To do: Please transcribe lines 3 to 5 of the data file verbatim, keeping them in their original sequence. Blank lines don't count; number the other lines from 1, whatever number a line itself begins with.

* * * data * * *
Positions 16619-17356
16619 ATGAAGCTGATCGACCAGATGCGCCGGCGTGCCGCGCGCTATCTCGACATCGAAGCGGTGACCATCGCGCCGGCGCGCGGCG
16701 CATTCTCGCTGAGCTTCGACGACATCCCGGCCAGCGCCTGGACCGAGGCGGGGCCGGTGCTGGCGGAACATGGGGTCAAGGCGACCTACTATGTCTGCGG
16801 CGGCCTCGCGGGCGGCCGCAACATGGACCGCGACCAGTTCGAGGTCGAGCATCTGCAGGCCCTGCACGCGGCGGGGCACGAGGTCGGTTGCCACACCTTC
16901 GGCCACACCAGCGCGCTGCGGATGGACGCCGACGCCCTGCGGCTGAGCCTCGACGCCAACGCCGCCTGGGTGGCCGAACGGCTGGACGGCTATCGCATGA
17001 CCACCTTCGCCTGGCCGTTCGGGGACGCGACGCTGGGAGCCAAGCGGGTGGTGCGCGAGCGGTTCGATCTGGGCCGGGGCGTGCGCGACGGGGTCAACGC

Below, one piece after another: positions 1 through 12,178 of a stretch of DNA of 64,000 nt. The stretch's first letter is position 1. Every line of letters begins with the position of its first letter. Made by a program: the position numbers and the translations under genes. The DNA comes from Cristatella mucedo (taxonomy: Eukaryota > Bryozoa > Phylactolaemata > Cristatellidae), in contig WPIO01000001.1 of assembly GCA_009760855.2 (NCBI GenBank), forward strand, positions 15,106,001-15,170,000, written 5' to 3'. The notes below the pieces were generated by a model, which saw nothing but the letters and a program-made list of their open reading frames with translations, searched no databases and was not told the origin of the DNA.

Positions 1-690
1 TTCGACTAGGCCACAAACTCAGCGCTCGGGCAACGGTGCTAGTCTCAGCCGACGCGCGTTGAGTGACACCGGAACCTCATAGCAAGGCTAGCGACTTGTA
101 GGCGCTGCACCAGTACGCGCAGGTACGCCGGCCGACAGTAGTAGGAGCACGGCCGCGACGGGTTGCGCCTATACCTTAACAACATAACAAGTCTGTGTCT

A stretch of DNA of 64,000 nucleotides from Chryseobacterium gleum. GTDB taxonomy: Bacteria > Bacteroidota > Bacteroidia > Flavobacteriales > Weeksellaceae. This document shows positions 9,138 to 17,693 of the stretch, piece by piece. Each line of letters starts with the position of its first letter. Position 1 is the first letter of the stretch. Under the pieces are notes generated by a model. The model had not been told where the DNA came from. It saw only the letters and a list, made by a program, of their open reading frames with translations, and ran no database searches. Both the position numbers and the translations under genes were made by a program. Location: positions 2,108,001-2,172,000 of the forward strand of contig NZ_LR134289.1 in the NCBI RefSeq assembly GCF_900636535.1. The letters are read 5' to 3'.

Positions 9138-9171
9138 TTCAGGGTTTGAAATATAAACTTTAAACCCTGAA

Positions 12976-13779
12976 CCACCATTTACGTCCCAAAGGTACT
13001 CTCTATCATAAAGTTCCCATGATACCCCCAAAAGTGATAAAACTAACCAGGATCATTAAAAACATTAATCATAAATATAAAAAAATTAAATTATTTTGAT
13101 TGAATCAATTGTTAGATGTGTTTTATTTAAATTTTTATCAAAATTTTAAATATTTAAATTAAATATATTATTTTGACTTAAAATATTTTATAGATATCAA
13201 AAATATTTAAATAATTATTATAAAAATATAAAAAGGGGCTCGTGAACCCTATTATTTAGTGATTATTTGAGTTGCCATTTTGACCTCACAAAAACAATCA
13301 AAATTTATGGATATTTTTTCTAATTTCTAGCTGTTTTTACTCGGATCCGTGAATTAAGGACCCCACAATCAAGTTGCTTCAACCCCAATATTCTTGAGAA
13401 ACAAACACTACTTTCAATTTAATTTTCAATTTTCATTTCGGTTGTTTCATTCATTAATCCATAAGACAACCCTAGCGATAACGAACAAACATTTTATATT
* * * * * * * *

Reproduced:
16701 CATTCTCGCTGAGCTTCGACGACATCCCGGCCAGCGCCTGGACCGAGGCGGGGCCGGTGCTGGCGGAACATGGGGTCAAGGCGACCTACTATGTCTGCGG
16801 CGGCCTCGCGGGCGGCCGCAACATGGACCGCGACCAGTTCGAGGTCGAGCATCTGCAGGCCCTGCACGCGGCGGGGCACGAGGTCGGTTGCCACACCTTC
16901 GGCCACACCAGCGCGCTGCGGATGGACGCCGACGCCCTGCGGCTGAGCCTCGACGCCAACGCCGCCTGGGTGGCCGAACGGCTGGACGGCTATCGCATGA